World stocks rise on Europe relief


By Agency Reporter   Thursday, 9 Sep 2010


United States share prices rebounded on Wednesday, aided by gains in European markets, while the stronger yen tested the Bank of Japan‘s resolve to cut the currency down from its 15-year peak.


The force of safe-haven flows into the stable Japanese currency has pushed it to the best levels against the US dollar since 1995, but the consequences have meant Japanese exporters suffer, taking the benchmark Nikkei stock index down two per cent on Wednesday, off 14.43 per cent for the year.


According to Reuters, Shares in BP were among European gainers, after it issued a report shifting much of the blame for the Gulf of Mexico oil spill at the worst in US history, onto its contractors Transocean and Halliburton.


Financial shares rebounded after a successful auction of Portuguese debt eased concerns about European banks and sovereign debt felt on Tuesday.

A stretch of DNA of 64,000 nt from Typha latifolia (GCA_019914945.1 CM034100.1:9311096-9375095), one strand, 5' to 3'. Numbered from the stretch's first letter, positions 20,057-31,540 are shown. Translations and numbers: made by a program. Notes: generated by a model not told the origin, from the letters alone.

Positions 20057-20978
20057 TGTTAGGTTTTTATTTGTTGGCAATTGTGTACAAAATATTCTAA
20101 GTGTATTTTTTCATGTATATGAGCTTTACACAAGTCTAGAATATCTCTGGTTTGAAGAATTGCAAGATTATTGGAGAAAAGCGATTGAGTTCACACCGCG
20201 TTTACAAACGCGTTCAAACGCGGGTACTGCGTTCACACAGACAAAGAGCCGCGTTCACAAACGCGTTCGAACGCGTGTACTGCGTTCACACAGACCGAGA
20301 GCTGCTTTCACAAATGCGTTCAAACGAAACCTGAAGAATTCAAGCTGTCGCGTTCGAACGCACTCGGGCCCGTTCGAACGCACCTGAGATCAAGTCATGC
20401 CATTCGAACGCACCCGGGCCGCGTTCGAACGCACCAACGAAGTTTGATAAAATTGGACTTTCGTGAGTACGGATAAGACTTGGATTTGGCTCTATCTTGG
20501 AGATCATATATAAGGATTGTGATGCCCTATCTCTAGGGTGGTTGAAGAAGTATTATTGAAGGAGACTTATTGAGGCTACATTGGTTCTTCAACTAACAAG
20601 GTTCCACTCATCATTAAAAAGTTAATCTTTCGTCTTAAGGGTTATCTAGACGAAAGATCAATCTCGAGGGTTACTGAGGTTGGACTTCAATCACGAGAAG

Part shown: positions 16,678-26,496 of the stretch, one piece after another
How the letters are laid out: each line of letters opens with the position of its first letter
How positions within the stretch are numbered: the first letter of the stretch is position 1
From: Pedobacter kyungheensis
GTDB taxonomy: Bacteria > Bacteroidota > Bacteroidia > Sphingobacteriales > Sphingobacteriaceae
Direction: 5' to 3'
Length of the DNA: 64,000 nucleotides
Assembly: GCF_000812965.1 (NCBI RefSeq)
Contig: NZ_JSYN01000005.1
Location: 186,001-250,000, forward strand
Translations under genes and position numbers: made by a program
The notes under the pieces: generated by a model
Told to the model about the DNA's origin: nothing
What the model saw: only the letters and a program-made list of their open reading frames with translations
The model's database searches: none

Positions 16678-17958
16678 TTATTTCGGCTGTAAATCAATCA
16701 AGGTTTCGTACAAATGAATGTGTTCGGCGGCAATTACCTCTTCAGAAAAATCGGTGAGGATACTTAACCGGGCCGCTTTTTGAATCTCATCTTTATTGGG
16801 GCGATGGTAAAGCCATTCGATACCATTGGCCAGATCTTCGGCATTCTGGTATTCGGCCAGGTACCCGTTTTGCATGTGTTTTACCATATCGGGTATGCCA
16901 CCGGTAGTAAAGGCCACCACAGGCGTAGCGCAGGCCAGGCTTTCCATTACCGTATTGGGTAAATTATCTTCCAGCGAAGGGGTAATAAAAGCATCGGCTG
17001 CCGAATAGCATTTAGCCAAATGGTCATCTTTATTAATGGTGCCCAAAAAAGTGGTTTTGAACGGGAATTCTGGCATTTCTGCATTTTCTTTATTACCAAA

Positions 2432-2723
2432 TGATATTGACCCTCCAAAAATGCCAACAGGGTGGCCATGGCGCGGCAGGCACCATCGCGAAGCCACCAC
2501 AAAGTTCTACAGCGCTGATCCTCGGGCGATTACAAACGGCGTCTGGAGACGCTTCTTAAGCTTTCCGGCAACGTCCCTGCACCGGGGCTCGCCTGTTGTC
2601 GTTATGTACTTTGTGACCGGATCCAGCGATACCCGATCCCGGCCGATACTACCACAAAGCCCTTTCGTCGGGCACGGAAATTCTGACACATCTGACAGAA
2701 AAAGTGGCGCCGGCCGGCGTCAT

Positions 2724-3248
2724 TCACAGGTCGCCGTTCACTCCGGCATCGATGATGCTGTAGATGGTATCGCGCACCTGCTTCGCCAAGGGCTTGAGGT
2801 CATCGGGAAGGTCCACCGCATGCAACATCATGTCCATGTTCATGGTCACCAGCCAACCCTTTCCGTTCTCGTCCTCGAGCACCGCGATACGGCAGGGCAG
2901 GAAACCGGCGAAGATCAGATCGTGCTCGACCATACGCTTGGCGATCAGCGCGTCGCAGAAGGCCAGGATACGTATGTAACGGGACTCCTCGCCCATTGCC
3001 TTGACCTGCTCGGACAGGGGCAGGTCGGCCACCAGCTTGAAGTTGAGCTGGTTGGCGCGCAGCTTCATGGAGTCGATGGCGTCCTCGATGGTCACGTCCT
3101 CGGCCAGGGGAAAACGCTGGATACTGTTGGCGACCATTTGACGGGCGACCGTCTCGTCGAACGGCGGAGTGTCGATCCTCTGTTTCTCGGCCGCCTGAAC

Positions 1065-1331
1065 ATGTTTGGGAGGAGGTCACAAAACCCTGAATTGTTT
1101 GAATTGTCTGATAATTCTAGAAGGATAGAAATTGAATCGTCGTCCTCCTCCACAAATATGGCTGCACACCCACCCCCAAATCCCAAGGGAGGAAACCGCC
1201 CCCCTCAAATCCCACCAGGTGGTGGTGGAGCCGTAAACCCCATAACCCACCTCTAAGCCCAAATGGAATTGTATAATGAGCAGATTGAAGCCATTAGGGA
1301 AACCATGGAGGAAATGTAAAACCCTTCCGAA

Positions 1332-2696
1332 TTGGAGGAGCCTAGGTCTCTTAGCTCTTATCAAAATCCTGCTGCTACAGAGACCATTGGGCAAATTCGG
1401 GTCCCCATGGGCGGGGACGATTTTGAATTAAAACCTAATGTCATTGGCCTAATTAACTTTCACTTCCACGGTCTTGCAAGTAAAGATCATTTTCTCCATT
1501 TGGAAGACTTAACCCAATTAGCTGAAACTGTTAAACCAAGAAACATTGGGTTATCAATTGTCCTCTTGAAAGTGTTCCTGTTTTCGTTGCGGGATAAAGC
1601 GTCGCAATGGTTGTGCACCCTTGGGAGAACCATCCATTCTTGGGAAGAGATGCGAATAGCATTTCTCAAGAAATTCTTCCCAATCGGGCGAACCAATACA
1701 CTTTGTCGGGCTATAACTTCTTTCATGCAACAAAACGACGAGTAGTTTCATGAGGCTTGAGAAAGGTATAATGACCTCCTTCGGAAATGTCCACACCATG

US stock markets, after suffering a sharp fall on Tuesday, as investors returned from a long holiday at the weekend, tracked Europe‘s turnaround. Still, investors held their enthusiasm in check ahead of a Federal Reserve report on the state of the economy due at 2pm.


”The sectors that were hit in the sell-off on Wednesday are bouncing back,” said David Chalupnik, head of equities at FAF Advisors in Minneapolis. ”And the lower dollar does help the material and energy stocks.”


In mid-morning New York trade, the Dow Jones industrial average rose 71.14 points, or 0.69 per cent, at 10,411.83. The Standard & Poor‘s 500 Index gained 8.64 points, or 0.79 per cent, at 1,100.48. The Nasdaq Composite Index climbed 20.69 points, or 0.94 percent, at 2,229.58.


The pan-European FTSEurofirst 300 index gained 0.95 per cent. Shares of BP were up 1.59 per cent. Transocean slammed the report and Halliburton officials were not immediately available for comment.


Source: The Punch



Comments are closed.